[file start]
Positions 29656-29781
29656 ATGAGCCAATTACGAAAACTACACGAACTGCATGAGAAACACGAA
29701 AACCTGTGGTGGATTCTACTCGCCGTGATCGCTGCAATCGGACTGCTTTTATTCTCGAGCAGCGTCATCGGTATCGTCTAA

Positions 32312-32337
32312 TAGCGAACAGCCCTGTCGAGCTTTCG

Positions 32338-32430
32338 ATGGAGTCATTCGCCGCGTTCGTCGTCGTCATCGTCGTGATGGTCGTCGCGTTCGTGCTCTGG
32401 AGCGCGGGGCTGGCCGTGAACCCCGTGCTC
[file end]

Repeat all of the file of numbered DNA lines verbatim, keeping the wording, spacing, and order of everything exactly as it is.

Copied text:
Positions 29656-29781
29656 ATGAGCCAATTACGAAAACTACACGAACTGCATGAGAAACACGAA
29701 AACCTGTGGTGGATTCTACTCGCCGTGATCGCTGCAATCGGACTGCTTTTATTCTCGAGCAGCGTCATCGGTATCGTCTAA

Positions 32312-32337
32312 TAGCGAACAGCCCTGTCGAGCTTTCG

Positions 32338-32430
32338 ATGGAGTCATTCGCCGCGTTCGTCGTCGTCATCGTCGTGATGGTCGTCGCGTTCGTGCTCTGG
32401 AGCGCGGGGCTGGCCGTGAACCCCGTGCTC